In a pretty orchard in the middle of Flintshire lies Hawarden Estate, once the home of Victorian Prime Minister William Ewart Gladstone. The Glynne Arms in the village and the estate shop, both owned by a descendant of the former PM, offer delicious fresh food, grown on the estate.
Work up an appetite first by exploring the village and surrounding countryside. From the back of the village car park, a footpath descends into Bilberry Wood where you’ll uncover the remains of an 18th-century corn mill.
Return from the wood to the crossroads where, on your right, a small door leads to a path through the tranquil Hawarden Park, with its gorgeous views of the woods. Before a gate (beyond which you can’t venture without a permit), you’ll see the ruins of a motte and bailey castle on your left. This was taken from the English by Dafydd ap Gruffydd, brother of Welsh Prince Llywelyn, in 1282, and captured by Cromwell during the Civil War.
Back in the village, follow the sign for Gladstone’s Library and walk down Church Lane. Pass the beautiful tree-lined churchyard of St Deiniol’s Church, which contains effigies of Gladstone and his wife.
Perhaps surprisingly, this small sleepy village has played its part in hefty historical and political events. The estate’s most famous resident, Gladstone, was a founding member of the Liberal Party, gaining the nickname, “The People’s William”. He served as Prime Minister four separate times and is buried in Westminster Abbey.
As a gift to Hawarden, he left his collection of 32,000 books to the town. The residential library at St Deiniol’s, fronted by an imposing statue of the man himself, has now grown to 250,000 tomes. Join a guided tour of the impressive floor-to-ceiling archive from around midday, or attend one of the evening academic talks or readings.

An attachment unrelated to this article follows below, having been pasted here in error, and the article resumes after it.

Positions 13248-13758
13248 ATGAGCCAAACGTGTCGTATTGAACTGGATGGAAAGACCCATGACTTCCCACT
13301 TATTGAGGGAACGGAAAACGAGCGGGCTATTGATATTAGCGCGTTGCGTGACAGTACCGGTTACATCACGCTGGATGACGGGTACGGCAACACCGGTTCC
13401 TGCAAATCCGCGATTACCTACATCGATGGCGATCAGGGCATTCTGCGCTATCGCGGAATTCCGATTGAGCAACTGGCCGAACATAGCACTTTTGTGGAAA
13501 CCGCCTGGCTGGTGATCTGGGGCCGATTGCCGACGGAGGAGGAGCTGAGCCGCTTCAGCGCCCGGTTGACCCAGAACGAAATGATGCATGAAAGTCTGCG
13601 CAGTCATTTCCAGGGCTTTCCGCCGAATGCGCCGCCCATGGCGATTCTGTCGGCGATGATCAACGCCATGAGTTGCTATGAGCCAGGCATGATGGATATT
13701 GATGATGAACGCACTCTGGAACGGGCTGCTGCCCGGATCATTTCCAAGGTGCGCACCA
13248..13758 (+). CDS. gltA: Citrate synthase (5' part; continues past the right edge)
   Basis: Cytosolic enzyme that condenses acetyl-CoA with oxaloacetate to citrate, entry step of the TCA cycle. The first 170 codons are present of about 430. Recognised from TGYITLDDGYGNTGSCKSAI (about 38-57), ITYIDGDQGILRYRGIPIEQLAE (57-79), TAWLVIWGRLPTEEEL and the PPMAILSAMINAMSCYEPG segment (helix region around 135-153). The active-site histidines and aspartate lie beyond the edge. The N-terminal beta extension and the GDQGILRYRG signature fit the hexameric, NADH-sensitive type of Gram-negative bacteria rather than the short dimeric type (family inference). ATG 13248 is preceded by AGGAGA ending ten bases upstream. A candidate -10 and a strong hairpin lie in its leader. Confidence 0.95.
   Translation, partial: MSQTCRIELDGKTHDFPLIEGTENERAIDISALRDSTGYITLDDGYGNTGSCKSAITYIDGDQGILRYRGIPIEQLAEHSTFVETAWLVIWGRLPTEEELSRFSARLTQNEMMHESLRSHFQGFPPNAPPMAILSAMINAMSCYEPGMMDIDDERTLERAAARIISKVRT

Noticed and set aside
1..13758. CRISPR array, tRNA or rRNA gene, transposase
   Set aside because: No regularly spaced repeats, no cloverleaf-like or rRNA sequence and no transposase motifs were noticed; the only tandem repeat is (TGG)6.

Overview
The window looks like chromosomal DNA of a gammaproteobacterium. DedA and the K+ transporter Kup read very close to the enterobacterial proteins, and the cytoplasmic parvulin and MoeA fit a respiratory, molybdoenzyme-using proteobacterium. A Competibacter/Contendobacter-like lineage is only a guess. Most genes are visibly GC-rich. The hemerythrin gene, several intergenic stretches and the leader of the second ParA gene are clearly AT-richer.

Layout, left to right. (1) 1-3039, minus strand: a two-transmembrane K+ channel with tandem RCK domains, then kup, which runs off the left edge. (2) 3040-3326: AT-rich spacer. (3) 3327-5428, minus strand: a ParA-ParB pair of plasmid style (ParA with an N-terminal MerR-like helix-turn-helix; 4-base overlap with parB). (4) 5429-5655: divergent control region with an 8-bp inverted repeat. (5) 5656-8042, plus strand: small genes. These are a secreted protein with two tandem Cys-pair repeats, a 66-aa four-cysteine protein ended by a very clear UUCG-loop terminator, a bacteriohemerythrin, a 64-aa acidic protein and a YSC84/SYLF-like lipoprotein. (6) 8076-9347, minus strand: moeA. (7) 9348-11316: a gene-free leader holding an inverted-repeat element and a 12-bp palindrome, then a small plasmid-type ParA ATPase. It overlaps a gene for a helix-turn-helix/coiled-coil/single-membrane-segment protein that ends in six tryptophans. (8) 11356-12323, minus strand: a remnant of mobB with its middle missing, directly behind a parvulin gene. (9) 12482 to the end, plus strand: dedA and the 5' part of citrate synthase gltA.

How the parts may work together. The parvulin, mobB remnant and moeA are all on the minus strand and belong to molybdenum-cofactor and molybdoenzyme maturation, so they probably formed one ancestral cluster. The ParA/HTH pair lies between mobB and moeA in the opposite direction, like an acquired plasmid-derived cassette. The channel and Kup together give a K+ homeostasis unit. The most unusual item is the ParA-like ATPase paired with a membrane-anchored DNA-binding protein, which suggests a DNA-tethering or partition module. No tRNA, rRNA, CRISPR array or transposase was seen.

Hawarden Estate is still owned by the Gladstone family. You can explore the balmy, fragrant orchard by taking the nature trail – just follow the orange markers. Children can record what they find on a leaflet, and there is a playground with chickens and pigs nearby.
You can also pick your own fruit here – sweet, soft fruit in early summer and delicious Victoria plums, crunchy pears and several varieties of apples in late August and September. Seasonal fruit, vegetables and herbs are picked each morning and sold in the farm shop, alongside organic eggs, estate-reared meat, homemade bread and mouthwatering pies.
There is also a great selection of foods from other local producers such as the Pant Glas Preserves, Cheshire Farm Ice Cream and drinks such as Snowdonia Ales. A veritable feast fit for a king – or, indeed, a prime minister.
HOW TO GET THERE
Hawarden is six miles from Chester on the A550, off the A55. Trains run from Bidston and Wrexham; buses from Chester. The farm shop is on the B5128, just over ½ mile from the village crossroads.
The Glynne Arms
3 Glynne Way, Hawarden
This 200-year-old pub serves food from the estate.
Hawarden Estate Farm Shop Café
Chester Road, Hawarden CH5 3FB
Sample home-grown food.
Church Lane Ch5 3DF
B&B with dinner (optional) in a unique, peaceful residence.